challenges facing it was outlined authoritatively by Iran's
spiritual leader, Ayatollah Ali Hussayn Khamene'i in a sermon on 29 July
1992. The essence of Khamene'i's sermon was to warn Tehran, and the entire
Muslim world, that they were on the verge of a fateful confrontation between
Islam and the West, a confrontation that might result in the
expansion of the Muslim world by force of arms. In this context,
Khamene'i paid special attention to the plight of the Muslim community
in Bosnia-Hercegovina because he considered its suppression an integral
part of a US-led Western/Christian campaign "against the Islamic wave throughout
the world." In short, Khamene'i's thesis was that with the Church actively
supporting the campaign against Islam, the entire Muslim world, led by
Iran, must mobilize to support the Muslims of Yugoslavia and Western Europe
as a whole.
In Europe, Khamene'i explained,
the West wants the Serbs to "destroy that group of Muslims in that region.
... They do not want an independent Muslim country in the heart of Europe."
Furthermore, the support of the Christian West to the Serbs is intended
to further the ultimate anti-Muslim objectives of the entire European community.
"They want to destroy them completely so that a Muslim entity does not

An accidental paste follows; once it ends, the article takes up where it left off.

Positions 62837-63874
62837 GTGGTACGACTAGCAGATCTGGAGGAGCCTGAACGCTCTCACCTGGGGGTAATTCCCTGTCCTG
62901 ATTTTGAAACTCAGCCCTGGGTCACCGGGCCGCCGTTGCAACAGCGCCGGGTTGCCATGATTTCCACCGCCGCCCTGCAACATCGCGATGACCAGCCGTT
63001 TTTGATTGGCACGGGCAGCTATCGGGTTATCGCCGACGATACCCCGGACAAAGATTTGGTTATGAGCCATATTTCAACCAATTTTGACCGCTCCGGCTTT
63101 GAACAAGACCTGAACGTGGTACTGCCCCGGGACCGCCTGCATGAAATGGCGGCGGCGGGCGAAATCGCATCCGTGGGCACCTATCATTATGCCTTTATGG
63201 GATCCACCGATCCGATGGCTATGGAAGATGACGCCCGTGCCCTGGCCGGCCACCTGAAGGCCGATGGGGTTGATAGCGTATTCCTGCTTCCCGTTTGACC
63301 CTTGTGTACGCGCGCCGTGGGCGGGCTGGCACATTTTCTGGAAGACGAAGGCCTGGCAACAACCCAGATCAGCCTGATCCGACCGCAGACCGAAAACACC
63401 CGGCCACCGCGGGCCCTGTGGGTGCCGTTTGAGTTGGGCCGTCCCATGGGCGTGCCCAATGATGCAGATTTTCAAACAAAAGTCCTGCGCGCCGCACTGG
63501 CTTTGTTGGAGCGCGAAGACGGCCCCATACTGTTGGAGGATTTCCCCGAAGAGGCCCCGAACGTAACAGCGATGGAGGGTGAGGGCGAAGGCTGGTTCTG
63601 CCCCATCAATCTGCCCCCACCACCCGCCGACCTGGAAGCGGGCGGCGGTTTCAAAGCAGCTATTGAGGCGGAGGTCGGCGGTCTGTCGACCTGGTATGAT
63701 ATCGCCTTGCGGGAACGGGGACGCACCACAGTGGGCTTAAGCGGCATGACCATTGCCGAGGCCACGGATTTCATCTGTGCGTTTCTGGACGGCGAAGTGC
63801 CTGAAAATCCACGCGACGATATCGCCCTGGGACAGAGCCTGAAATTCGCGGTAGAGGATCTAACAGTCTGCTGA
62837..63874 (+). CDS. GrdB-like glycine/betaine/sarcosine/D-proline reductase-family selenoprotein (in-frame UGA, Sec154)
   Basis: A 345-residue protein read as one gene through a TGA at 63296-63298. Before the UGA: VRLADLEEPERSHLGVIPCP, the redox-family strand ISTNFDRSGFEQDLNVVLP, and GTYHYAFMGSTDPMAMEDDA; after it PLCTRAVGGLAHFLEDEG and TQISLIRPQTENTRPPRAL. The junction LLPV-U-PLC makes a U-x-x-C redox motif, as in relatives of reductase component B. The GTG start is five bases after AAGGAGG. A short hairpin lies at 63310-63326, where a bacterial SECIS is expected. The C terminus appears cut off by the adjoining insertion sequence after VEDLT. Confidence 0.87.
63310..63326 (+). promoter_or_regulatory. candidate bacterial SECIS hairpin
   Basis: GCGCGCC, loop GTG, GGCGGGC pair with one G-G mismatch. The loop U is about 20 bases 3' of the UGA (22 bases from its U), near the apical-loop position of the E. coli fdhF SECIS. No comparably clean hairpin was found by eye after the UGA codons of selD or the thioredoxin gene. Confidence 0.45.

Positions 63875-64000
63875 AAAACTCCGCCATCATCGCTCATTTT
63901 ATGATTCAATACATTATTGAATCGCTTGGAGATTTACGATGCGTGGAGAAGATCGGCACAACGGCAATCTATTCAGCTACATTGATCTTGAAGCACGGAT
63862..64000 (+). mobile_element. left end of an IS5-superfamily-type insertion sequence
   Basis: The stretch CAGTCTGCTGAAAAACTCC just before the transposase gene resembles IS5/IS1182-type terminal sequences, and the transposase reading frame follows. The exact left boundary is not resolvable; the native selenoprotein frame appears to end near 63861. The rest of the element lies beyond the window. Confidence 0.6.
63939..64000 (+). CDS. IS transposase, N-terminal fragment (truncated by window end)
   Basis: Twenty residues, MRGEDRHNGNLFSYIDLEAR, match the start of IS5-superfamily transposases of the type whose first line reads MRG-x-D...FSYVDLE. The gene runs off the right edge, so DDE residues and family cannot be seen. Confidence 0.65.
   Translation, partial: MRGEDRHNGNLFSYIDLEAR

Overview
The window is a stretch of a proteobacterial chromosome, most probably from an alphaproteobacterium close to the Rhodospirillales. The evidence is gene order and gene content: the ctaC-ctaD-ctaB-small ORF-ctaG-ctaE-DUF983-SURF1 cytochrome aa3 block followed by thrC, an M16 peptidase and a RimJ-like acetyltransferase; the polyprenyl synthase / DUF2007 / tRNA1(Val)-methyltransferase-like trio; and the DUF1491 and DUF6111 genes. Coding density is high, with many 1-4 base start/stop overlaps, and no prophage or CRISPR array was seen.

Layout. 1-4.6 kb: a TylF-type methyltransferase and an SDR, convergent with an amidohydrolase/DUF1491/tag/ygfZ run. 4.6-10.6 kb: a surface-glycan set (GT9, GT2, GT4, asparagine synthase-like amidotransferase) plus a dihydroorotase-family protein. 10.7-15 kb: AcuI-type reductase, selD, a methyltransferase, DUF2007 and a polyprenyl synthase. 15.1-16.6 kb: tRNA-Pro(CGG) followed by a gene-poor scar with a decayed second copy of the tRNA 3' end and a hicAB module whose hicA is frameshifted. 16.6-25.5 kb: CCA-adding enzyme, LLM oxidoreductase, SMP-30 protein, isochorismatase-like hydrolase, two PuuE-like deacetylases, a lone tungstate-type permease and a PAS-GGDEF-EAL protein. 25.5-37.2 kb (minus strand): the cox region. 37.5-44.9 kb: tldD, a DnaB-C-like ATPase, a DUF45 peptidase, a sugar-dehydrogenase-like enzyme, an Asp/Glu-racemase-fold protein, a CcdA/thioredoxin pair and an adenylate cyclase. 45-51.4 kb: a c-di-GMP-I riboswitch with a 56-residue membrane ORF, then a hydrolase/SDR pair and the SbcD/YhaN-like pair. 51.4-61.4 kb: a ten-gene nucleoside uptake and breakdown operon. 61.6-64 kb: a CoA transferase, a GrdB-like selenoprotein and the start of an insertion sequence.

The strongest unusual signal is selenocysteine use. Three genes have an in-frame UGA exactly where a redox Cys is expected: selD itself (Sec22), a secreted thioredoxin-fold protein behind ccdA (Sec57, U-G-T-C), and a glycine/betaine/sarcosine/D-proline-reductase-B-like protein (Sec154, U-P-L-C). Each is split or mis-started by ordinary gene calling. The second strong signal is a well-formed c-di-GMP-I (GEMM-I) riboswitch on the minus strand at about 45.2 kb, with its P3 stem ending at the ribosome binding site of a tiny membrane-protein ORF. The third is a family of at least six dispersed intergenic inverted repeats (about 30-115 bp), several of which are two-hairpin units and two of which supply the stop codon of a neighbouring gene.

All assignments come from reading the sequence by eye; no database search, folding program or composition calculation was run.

remain in Europe. ... In the future, any Muslim entity in Europe, either
as a nation or as a large minority within another country poses a threat.
That is why they put so much pressure."
Khamene'i pointed out that
it is Iran's sacred obligation to help the Muslims of Bosnia-Hercegovina
not just because of their responsibility for the Muslims of the entire
world, but also in view of Iran's national defense considerations. [...]
The entire Muslim world should rally to the help of Europe's Muslims, and
Iran will "give them every kind of support," Khamene'i declared.
Bosnian Foreign Minister Haris Silajdzic visited Tehran in early-August
 and met with several senior officials. He hailed Iran's resolute
position and the inspiration of the Islamic Revolution to the struggle
of Bosnia-Hercegovina. In his meeting with Silajdzic, Hashemi- Rafsanjani
"declared the Islamic Republic of Iran's readiness to extent any form of